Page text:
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Thursday, May 28, 2020

Executing the killer doesn't help victim's family heal

Houston Chronicle  05/29/98                         By CELESTE DIXON

YOU'D feel differently if it happened to someone in your family," is a remark I often hear. Many people see the pain of the family members left behind by murder and think that executing the murderer will help them heal. As the daughter of a woman who was murdered right here in Harris County, I would like to say that execution is not the solution.
On Aug. 18, 1986, my mother, Marguerite Dixon, was murdered in Hockley. The man who did it was caught within days and the prosecutors decided to try him for capital murder. To say that I was in a state of confusion at the time would be a gross understatement. I was numb and totally unable to think of anything but the enormous pain I was feeling.
In that state of mind I never questioned the prosecutors' decision to seek the death penalty for this man. In fact, the more I dealt with them, the more I came to believe the death penalty was something which would benefit my family and me. There seemed to be an unspoken promise that his death would make us feel better or would somehow compensate us
for the loss of our mother. I say unspoken because no one in the district attorney's office ever said, "When we kill this guy for you, you'll feel better," but they certainly implied this sentiment. When everyone around me was talking about the murderer in derogatory terms, using expressions like, "He'll get what's coming to him," or "We'll make him pay for what he did," my aching, broken heart could not help but respond. Since all I really wanted was for the pain to go away, I naturally assumed that what they were doing and saying was right, that
a death sentence and execution would help take that pain away. Later, I came to realize that those statements weren't taking my pain away. Instead, they were feeding my anger and hatred, which seemed to intensify the unbearable pain in my heart. The more I concentrated on my hatred for the murderer, the more I missed my mother and the angrier I
got over losing her. I looked forward to the beginning of the trial and the promise of a death sentence which would bring an end to the pain for me and my family.
During the trial something happened that really surprised me. I watched the man who robbed my family of our mother. But I also watched his mother. I began to see that murderer as another human being, even though the prosecution constantly ridiculed him as a low-life, good-for-nothing monster who deserved to die. I learned what a terrible childhood he had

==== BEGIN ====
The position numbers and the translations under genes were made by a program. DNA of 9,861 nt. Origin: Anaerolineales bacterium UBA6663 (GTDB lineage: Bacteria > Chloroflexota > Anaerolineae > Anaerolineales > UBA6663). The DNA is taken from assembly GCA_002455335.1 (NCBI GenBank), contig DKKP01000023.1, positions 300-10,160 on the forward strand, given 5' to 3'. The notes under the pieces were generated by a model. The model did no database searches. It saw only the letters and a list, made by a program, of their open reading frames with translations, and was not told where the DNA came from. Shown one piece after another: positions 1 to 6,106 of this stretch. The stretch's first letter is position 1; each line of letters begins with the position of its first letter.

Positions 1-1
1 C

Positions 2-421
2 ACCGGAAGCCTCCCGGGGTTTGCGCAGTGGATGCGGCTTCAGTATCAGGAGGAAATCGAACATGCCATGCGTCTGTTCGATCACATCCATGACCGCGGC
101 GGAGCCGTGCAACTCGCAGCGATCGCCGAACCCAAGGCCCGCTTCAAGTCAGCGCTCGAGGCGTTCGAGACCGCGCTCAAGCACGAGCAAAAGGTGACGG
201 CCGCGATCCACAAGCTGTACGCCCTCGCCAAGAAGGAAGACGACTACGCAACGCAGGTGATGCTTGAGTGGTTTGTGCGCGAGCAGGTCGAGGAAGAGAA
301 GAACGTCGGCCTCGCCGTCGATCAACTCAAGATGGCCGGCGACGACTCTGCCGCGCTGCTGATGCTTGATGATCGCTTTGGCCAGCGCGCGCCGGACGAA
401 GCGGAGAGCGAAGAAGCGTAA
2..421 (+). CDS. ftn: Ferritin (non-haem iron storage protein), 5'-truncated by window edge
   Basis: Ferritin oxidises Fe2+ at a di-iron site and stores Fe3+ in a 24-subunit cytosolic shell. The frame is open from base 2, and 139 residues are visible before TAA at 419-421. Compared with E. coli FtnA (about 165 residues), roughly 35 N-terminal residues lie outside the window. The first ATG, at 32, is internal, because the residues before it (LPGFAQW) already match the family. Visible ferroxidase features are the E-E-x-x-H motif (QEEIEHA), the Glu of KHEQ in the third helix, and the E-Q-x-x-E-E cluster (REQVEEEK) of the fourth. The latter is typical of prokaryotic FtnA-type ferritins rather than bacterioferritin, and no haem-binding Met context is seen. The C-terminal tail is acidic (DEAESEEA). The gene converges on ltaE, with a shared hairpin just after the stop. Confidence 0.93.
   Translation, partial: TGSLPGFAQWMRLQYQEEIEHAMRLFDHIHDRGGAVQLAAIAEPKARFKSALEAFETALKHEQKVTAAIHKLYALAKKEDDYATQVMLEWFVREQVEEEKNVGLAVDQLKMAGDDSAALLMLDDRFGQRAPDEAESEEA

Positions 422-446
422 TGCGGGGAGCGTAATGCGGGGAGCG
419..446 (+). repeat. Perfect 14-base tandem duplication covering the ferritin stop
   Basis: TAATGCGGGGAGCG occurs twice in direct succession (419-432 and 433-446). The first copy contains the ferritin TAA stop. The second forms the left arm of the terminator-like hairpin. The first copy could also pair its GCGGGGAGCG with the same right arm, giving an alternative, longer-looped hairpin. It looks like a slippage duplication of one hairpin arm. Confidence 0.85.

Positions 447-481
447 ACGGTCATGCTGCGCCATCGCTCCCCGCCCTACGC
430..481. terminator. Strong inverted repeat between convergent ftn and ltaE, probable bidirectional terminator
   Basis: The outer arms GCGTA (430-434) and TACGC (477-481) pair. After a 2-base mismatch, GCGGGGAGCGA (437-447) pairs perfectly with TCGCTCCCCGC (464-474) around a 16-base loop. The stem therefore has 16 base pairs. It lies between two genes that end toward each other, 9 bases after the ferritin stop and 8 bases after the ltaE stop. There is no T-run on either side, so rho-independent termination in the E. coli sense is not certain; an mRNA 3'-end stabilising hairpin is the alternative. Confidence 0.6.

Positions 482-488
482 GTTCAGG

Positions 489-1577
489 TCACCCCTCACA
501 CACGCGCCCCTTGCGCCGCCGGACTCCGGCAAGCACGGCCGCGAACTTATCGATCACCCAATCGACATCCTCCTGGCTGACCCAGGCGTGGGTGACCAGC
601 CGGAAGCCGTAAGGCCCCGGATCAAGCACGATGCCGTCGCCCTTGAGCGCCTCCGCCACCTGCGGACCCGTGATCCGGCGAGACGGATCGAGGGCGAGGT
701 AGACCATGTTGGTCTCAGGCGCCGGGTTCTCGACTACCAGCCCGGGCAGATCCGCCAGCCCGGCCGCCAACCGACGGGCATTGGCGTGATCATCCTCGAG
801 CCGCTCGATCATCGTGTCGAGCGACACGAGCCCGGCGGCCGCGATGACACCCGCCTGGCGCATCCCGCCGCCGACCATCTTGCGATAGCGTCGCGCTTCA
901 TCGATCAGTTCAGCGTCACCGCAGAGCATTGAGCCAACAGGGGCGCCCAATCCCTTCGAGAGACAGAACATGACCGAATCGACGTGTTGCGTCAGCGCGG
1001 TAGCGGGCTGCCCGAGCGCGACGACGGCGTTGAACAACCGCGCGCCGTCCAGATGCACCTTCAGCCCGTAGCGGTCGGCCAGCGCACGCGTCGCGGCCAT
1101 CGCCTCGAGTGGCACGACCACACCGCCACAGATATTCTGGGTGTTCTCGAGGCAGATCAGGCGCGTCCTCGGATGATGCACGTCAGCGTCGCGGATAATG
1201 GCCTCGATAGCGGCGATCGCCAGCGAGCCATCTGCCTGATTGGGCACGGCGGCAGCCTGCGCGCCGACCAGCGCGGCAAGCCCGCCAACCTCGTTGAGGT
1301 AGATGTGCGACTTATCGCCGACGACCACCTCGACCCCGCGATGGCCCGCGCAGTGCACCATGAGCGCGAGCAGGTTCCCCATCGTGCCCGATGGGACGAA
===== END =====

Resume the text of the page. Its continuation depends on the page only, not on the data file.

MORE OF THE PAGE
suffered and how his father had abused him for years. This did not excuse what he did, but it helped me realize that he is a human being and not a monster as the prosecutor would have us and the jury believe. After the verdict, I saw the man's mother standing outside the courtroom, sobbing. I hugged her and I cried with her. Through my experience, I have come to believe that the greatest disservice you can do to victims' family members is to expect them to want the murderer to die. This is a tremendous burden to carry because
it forces us to keep our anger alive and put our compassion aside, when for our own sakes we need to do the opposite.
I eventually reached a point where I could let go of my desire for the murderer to die, and then actually forgive him for what he did. It was those two things that finally helped me heal and get relief from the pain and to let go of the anger and hatred that is necessary to support capital punishment. Some people may think I am unique in my opposition to the death penalty, but among murder victims' family members, I am not alone. Over the next two weeks, from today through June 14, Texas will be hearing about The Journey of Hope . . . From Violence to Healing, an organization of murder victims' family members united in our pain and spreading our message of forgiveness and peace. We will speak in churches, schools and to other groups about the hate and bitterness that served to feed our pain instead of making it go away. We will share about how forgiveness and reconciliation have been more healing - and more constructive - than a desire for revenge and retribution. The two-week program starts in Houston. This is important because Harris County has sent more people to death row than any other jurisdiction in the country. Many people in Texas are suffering from the loss of a loved one to murder. The Journey of Hope is designed to help them recognize
the need to go beyond the reaction of anger to one of reconciliation and healing. Its message is that there are alternatives to the death penalty, alternatives that protect society, punish criminals and encourage healing.  
Houston Chronicle  05/30/98  By LISA M. CHMIOLA, Staff